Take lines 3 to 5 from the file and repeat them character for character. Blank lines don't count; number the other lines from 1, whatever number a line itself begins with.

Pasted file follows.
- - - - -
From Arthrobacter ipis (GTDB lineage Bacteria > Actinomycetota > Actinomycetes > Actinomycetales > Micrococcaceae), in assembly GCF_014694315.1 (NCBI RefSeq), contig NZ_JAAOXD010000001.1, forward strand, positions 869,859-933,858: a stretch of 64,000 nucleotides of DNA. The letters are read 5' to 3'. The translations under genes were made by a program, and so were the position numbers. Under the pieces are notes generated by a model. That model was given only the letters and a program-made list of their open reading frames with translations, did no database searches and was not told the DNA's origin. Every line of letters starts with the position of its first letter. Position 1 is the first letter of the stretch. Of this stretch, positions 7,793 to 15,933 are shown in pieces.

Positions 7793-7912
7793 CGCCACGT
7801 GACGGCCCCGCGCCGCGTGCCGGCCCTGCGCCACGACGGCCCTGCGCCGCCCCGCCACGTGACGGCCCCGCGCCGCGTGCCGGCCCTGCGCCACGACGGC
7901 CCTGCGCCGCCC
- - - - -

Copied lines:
7793 CGCCACGT
7801 GACGGCCCCGCGCCGCGTGCCGGCCCTGCGCCACGACGGCCCTGCGCCGCCCCGCCACGTGACGGCCCCGCGCCGCGTGCCGGCCCTGCGCCACGACGGC
7901 CCTGCGCCGCCC